Wednesday 26th June 2013
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With all the news lately about cars exploding should we be afraid? We usually think of cars exploding as a dramatic event in a movie, or TV programme. The fast action displays with special effects really make us believe cars can suddenly explode into raging fireballs.

Latest news on cars exploding

The journalist Michael Hastings tragically died recently due to his Mercedes-Benz allegedly just exploding. One minute the car was driving perfectly fine, the next minute it exploded into a raging fireball.

During May, a gas truck was reported to allegedly explode just north of Mexico City. The explosion instantly killed nineteen people and injured thirty six others as the fire engulfed nearby cars and homes.

A drag racer Matt Hagan miraculously escaped his 8000 bhp racing car when his engine suddenly exploded. The car turned into a raging fireball within seconds, and car parts began flying off just before the finishing line. This took place at the North Carolina Four Wide Nationals event.

During May, a motorist miraculously escapes death when a truck clips his car on the M4 motorway in Sydney, Australia. The car rolled a few times before it burst into flames.

The truth behind cars exploding

There is a big difference between a car suddenly exploding and a car that unexpectedly begins burning. Once a car's engine catches fire, it rarely turns into an explosion. However, that does not mean to say a car cannot explode, it just means it is quite rare.

When engines begin burning and the fire becomes rapid and out of control, it can appear that the car is exploding. Usually, there are smoke warning signs when an engine catches fire beforehand. This forewarning should provide drivers and passengers to evacuate their car as soon as possible. People are often killed in car fires due to ignoring the warning signs.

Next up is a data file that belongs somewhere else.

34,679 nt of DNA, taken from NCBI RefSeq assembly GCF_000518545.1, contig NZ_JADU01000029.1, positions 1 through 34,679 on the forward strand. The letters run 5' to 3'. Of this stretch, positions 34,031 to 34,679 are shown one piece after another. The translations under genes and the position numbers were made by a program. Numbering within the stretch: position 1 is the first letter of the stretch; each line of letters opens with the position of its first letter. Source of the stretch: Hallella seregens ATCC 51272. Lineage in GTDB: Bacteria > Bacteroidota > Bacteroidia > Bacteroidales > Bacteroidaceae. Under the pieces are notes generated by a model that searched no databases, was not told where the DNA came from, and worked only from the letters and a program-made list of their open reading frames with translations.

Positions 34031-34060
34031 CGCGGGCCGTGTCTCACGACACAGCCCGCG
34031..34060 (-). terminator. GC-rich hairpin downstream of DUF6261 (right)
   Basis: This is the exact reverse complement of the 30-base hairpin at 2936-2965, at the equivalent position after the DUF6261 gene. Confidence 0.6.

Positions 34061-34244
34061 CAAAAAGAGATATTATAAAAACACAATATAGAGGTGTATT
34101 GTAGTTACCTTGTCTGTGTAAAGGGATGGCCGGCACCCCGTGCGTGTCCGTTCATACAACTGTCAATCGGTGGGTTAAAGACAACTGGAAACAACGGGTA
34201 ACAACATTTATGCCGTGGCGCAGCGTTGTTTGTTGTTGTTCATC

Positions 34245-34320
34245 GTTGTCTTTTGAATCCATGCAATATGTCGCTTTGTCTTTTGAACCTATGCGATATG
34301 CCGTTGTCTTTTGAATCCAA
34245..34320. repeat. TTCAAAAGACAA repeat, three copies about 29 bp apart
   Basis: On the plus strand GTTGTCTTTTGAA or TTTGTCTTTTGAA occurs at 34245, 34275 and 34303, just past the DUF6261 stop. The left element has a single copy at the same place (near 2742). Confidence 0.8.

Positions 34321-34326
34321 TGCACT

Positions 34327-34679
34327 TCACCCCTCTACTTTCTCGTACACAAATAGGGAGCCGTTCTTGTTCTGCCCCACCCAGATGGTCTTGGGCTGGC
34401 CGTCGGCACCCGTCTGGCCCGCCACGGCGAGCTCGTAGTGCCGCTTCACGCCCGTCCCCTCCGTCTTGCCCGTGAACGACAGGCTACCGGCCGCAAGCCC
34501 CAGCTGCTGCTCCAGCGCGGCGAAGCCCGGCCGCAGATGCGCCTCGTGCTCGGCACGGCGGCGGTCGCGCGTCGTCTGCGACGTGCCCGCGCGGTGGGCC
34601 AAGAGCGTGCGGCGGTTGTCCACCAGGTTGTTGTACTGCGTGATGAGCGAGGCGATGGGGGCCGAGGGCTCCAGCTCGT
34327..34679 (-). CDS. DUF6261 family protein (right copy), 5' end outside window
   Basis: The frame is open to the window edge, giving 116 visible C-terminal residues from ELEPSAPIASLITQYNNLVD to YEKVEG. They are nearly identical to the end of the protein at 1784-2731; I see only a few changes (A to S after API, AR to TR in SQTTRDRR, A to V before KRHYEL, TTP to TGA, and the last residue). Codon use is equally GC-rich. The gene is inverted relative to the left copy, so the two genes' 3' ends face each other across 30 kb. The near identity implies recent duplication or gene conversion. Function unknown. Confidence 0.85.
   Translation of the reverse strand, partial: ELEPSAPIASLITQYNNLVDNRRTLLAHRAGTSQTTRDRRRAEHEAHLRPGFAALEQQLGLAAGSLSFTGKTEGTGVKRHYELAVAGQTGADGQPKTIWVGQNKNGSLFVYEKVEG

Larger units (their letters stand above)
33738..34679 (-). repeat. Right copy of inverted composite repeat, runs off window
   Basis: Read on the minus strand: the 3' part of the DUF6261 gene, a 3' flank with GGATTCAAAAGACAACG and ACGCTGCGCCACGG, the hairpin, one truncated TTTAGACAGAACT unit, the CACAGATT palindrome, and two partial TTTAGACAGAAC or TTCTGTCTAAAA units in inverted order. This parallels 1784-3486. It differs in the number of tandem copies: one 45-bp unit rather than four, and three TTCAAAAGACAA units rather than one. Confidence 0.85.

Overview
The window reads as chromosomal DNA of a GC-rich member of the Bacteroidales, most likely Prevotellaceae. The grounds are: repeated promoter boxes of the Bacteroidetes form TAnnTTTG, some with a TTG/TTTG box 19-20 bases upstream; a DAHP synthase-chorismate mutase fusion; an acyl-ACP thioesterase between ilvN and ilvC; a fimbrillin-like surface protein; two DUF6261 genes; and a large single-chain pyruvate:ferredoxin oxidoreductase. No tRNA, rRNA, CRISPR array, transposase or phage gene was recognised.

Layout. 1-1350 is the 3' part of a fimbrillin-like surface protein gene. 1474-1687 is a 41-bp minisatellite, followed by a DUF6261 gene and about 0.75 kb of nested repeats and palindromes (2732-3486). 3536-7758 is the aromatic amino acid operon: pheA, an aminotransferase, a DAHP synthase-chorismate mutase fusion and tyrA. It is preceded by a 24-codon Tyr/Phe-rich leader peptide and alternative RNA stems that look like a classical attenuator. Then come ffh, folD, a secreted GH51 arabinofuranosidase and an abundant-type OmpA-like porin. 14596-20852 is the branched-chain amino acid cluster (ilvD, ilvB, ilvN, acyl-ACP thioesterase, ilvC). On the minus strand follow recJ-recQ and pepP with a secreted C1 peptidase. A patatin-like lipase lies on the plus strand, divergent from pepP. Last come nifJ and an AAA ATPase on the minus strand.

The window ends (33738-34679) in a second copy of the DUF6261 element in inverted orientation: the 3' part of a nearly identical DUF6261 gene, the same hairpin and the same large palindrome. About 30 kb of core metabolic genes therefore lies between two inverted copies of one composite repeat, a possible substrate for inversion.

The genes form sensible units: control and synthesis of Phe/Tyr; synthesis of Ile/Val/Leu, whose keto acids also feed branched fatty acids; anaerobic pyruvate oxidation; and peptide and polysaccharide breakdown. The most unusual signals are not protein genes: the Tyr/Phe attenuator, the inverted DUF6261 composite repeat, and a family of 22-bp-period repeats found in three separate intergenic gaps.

The reason behind cars burning so rapidly is because of all the plastics and foam inside the cars. These days, all plastics and foam are fire retardant; they still burn but not as rapidly as they would if they were not flame retardant. Car fires normally start when there is a fuel leak, this is due to the fuel seams being shared; metals go into places where they shouldn’t and holes can appear in the engine due to a collision. Fuel in itself will not catch fire because it is not a natural explosive. It needs those fractions of metal, holes and air to combine and produce a spark which in turn will create a fire. Before a fire rages out of control, it needs to reach approximately 500 Fahrenheit.

For a car to actually explode it requires a lot of hot gas and a confined space such as the fuel tank to be ignited. Spontaneous explosions can also occur due to a faulty ignition switch which is very rare. Hence, it is safe to say that our cars should not explode like in the movies.

Have you been in a vehicle that has ever caught fire or exploded? If so, what do you think are the reasons?